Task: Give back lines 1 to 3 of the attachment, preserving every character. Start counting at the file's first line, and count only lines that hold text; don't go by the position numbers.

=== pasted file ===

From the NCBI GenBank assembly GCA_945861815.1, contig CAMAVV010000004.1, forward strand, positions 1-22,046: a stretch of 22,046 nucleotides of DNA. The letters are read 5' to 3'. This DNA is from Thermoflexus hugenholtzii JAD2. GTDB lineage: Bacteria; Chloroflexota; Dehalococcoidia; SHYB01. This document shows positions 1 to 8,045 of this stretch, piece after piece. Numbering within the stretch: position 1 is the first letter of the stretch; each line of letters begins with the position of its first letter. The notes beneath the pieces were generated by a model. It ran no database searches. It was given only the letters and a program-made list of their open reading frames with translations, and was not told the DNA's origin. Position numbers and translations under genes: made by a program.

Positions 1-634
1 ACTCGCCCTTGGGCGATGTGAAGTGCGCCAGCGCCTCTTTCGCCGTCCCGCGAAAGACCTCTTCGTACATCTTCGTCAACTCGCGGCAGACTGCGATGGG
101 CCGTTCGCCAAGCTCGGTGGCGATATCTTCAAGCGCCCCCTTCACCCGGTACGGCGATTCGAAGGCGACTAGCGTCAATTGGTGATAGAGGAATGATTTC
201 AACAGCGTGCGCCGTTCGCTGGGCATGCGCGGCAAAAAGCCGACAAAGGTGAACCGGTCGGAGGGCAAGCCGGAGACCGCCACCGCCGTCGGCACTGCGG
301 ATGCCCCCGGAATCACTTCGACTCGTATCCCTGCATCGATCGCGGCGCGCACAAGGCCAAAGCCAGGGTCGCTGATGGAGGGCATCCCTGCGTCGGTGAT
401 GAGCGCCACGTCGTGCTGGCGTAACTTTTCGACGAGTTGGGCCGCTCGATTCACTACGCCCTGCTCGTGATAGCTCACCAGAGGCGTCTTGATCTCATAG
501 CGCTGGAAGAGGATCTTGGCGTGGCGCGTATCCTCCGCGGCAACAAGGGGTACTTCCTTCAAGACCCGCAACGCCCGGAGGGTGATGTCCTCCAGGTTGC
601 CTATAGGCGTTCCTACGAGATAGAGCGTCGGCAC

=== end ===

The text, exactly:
From the NCBI GenBank assembly GCA_945861815.1, contig CAMAVV010000004.1, forward strand, positions 1-22,046: a stretch of 22,046 nucleotides of DNA. The letters are read 5' to 3'. This DNA is from Thermoflexus hugenholtzii JAD2. GTDB lineage: Bacteria; Chloroflexota; Dehalococcoidia; SHYB01. This document shows positions 1 to 8,045 of this stretch, piece after piece. Numbering within the stretch: position 1 is the first letter of the stretch; each line of letters begins with the position of its first letter. The notes beneath the pieces were generated by a model. It ran no database searches. It was given only the letters and a program-made list of their open reading frames with translations, and was not told the DNA's origin. Position numbers and translations under genes: made by a program.

Positions 1-634
1 ACTCGCCCTTGGGCGATGTGAAGTGCGCCAGCGCCTCTTTCGCCGTCCCGCGAAAGACCTCTTCGTACATCTTCGTCAACTCGCGGCAGACTGCGATGGG